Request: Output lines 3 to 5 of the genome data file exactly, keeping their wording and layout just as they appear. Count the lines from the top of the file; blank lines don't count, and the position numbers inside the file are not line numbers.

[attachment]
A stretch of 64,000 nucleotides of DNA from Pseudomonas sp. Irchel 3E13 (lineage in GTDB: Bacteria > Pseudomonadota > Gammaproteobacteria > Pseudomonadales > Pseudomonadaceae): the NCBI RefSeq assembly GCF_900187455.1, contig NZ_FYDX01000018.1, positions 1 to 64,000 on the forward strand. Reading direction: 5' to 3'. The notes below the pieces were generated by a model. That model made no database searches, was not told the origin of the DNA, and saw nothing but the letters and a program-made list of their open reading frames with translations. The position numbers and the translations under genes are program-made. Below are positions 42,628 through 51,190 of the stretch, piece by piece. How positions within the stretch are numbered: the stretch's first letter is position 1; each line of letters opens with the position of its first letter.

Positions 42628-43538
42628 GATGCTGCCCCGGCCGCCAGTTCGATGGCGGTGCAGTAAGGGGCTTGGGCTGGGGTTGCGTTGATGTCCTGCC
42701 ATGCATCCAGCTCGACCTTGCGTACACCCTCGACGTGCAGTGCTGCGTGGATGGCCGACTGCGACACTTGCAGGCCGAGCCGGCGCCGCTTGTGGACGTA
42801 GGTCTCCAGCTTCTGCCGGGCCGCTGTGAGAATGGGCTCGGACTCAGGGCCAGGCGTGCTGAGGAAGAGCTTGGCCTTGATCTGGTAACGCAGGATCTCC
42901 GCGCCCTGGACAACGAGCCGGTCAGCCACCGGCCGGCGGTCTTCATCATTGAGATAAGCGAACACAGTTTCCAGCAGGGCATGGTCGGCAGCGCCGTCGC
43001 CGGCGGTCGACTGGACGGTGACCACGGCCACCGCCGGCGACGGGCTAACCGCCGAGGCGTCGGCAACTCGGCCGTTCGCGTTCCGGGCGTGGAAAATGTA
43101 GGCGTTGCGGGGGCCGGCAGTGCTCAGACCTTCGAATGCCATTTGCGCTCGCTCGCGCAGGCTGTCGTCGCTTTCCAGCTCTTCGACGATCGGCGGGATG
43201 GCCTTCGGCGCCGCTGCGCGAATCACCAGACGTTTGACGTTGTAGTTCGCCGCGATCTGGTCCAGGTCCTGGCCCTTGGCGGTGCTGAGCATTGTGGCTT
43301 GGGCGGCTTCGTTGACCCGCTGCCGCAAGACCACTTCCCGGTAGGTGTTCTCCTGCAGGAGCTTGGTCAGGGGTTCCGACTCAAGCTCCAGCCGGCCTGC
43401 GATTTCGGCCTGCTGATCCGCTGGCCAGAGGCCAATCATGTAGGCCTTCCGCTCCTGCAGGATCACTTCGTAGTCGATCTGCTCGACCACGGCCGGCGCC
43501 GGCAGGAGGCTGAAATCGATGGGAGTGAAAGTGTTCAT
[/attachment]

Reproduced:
42628 GATGCTGCCCCGGCCGCCAGTTCGATGGCGGTGCAGTAAGGGGCTTGGGCTGGGGTTGCGTTGATGTCCTGCC
42701 ATGCATCCAGCTCGACCTTGCGTACACCCTCGACGTGCAGTGCTGCGTGGATGGCCGACTGCGACACTTGCAGGCCGAGCCGGCGCCGCTTGTGGACGTA
42801 GGTCTCCAGCTTCTGCCGGGCCGCTGTGAGAATGGGCTCGGACTCAGGGCCAGGCGTGCTGAGGAAGAGCTTGGCCTTGATCTGGTAACGCAGGATCTCC